Skip to main content

Improvements to debugger and a new refactor added to Dart Editor

Posted by Devon Carew


A new Dart Editor build is now available. Highlights from this build include:
  • The 32 bit Dartium build has beed added back into the 32 bit Editor build for Linux (and the 64 bit Editor build still contains the 64 bit Dartium build).
  • 5 analysis issues fixed.
  • Dartdoc improvements; we now syntax highlight dartdoc comments, and properly indent the next line when the user hits enter.
  • Added a top level "Refresh" menu item (and an associated keybinding).
  • Added an "Inline local variable" refactoring.
  • Windows launching fixes! We've received lots of reports of issues launching Dartium on Windows. We found and fixed an issue in the editor; in addition, we now disable Chrome extensions when launching Dartium. Some extensions were causing issues when trying to connect the debugger. We also include additional diagnostic information for Windows; please send feedback if you continue to see issues when trying to launch Dartium on Windows.
  • We now display print() output in the Editor for JavaScript launches. This is especially useful for getting logging information back from some mobile devices, like iOS devices.
  • Both the command-line debugger and the Dartium debugger now show the value of library (global) variables.
  • The command-line debugger can now display list elements.
As always, view the changelog for the full list of changes, and to get started with the Editor see our tutorial.

Popular posts from this blog

Dart in 2016: The fastest growing programming language at Google, 2nd fastest growing in TIOBE Index

Dart was the fastest growing programming language at Google in 2016 with millions of lines of code written. It also made it to TIOBE Index Top 20 this month (see TIOBE's methodology).

It takes time to build something as ambitious as Dart and, in some ways, Dart is still in its infancy. But we're glad the hard work is starting to pay off.

Many thanks to our amazing community!

We're going to celebrate by ... releasing 1.22 next week (as per our usual 6 week release schedule).

The new Google AdSense user interface: built with AngularDart

AdSense is a free, simple way to earn money by placing ads on your website. The team just launched a completely new version of their app for publishers. Read all about it here. We asked Daniel White, the tech lead for the project, some questions because the new UI happens to be built with Dart and Angular2.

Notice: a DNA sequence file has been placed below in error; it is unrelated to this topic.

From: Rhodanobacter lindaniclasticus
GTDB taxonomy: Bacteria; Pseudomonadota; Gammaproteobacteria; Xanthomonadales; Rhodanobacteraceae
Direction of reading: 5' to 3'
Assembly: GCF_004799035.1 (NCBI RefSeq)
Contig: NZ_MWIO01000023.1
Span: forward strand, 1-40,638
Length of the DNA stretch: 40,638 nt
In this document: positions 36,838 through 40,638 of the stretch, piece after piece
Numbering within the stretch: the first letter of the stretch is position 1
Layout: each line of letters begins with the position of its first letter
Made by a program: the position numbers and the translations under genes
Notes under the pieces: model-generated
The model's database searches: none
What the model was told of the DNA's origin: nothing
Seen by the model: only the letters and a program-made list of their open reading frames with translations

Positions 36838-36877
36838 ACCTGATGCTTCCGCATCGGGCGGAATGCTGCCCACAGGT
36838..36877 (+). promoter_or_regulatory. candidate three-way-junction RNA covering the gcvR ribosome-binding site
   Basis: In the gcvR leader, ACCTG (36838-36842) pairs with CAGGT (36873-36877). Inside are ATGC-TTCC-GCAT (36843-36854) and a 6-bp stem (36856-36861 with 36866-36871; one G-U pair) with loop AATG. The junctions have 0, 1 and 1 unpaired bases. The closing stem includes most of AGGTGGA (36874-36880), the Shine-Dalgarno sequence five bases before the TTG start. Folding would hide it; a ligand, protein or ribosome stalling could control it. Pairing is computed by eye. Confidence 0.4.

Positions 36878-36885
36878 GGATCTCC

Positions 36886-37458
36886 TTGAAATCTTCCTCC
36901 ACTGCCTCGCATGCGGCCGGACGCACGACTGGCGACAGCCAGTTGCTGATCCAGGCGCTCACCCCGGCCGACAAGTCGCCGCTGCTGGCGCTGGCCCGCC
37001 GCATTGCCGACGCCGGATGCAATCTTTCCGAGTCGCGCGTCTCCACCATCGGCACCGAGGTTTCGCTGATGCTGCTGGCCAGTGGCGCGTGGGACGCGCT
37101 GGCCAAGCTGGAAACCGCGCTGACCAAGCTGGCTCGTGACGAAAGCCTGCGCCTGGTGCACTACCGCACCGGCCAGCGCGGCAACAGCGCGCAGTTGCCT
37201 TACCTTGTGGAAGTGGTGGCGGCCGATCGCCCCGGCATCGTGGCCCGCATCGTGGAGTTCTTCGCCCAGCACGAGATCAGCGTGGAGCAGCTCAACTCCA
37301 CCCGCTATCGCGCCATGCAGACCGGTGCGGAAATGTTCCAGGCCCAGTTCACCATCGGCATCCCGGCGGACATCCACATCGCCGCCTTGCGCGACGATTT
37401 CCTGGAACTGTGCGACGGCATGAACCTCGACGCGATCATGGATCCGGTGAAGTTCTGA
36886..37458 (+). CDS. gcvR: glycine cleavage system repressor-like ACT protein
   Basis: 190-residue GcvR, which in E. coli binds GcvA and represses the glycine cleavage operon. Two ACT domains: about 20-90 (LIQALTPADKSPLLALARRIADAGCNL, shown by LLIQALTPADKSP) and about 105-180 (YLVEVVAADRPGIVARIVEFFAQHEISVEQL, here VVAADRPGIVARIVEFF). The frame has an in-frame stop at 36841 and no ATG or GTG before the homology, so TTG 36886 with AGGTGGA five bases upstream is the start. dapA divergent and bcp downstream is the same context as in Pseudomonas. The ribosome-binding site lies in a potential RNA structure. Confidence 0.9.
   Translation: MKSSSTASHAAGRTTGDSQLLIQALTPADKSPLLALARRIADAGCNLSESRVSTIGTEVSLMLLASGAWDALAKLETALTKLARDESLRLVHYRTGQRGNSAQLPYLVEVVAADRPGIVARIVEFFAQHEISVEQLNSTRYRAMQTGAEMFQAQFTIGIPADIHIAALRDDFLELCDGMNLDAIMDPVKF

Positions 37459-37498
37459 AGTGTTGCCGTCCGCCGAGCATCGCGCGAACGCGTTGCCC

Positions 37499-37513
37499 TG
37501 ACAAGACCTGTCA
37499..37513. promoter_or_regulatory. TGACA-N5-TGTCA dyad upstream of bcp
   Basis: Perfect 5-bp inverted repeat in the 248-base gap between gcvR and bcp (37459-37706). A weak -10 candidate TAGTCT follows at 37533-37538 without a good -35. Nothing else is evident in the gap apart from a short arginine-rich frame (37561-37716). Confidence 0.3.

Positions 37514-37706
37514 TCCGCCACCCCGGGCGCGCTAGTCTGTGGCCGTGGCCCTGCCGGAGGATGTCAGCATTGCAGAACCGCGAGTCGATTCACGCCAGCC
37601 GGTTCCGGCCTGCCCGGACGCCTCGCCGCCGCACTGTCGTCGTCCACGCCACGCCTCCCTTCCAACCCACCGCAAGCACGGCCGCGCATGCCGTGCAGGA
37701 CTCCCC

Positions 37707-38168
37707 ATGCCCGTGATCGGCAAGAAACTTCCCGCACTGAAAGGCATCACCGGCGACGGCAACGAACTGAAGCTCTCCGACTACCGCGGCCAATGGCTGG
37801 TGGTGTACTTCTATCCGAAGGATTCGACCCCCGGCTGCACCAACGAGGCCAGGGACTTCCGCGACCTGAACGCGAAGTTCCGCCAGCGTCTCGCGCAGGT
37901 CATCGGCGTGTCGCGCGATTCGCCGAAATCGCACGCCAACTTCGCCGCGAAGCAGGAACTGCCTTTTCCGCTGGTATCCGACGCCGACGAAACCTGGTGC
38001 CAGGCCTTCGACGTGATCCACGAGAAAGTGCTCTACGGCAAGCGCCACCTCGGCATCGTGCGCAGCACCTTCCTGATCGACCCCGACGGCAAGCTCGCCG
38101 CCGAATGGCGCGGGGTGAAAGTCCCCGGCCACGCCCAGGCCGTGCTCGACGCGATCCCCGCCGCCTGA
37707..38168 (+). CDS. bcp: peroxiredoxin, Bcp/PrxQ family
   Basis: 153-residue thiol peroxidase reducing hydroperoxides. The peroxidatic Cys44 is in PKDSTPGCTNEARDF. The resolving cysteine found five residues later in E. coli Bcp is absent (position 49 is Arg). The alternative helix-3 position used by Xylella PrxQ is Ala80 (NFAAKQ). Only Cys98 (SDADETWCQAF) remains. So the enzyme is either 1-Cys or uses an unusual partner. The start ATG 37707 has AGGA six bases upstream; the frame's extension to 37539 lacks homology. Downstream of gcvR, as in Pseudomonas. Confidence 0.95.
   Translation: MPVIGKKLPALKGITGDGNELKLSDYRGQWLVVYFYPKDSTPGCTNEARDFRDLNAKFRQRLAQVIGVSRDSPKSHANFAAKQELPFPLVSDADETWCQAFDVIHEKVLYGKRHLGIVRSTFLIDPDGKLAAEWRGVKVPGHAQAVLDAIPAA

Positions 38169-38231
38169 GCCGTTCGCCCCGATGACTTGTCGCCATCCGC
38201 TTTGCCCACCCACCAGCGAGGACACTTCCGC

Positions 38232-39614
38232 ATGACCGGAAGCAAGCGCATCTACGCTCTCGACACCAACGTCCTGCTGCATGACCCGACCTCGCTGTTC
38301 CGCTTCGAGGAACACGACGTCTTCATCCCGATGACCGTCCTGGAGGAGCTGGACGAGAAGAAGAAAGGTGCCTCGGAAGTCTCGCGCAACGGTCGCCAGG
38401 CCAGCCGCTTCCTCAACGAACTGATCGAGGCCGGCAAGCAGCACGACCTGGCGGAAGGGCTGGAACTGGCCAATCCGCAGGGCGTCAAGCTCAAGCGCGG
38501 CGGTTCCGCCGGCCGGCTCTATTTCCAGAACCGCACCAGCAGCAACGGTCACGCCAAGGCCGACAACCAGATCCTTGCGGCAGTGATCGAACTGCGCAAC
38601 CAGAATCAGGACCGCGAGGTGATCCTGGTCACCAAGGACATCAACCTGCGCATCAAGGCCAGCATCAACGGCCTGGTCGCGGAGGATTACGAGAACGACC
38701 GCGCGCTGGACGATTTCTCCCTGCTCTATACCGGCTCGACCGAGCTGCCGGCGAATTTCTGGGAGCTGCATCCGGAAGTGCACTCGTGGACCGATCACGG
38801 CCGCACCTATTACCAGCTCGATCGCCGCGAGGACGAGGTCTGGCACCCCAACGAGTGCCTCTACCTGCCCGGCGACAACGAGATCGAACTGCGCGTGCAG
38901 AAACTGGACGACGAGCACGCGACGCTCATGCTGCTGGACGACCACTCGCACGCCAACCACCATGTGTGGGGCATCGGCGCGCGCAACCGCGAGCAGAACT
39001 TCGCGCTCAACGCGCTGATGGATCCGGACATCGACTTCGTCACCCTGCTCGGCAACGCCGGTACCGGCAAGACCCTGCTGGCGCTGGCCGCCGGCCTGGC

AdSense launched way back in 2003. How long is it since the last big redesign?
Last big redesign was called ‘AdSense 3’ and launched about 6 years ago. It was written in Google Web Toolkit (GWT) and the UI has evolved through several iterations - but this is the first ground-up redesign in 6 years. There are a number of long-standing UX issues that we’ve taken the opportunity to solve. A big shout-out to our UX team who’ve been 100% behind this project. We couldn’t have done it without them!

How many software engineers worked on the project?
Purely on the AdSense applications, we have a team of close to 100. Around 25% of them write Dart.

How many lines of code?
We have around 160K LO…

A stronger Dart for everyone

We are constantly asking ourselves:
How do we make developers even more productive when writing Dart apps? We believe that a critical part of the answer to this question is to make strongmode – a sound static type system for Dart – the standard for all Dart developers.

Teams that use Dart to build apps like Soundtrap, AdWords, AdSense, and Greentea say they really enjoy using strong mode features, such as early error detection. In fact, teams that have switched completely to strong mode cite not only early error detection but also better code readability and maintainability as major benefits. We hear this both from small teams and – even more so – from large teams with hundreds of developers writing and maintaining millions of lines of Dart code. As Björn Sperber from Soundtrap says,
Strong mode and the smooth integration with IntelliJ is a joy to use and a huge improvement. If you’ve tried out Flutter, you’ve already used strong mode checks from the Dart analyzer.

Given the benefits …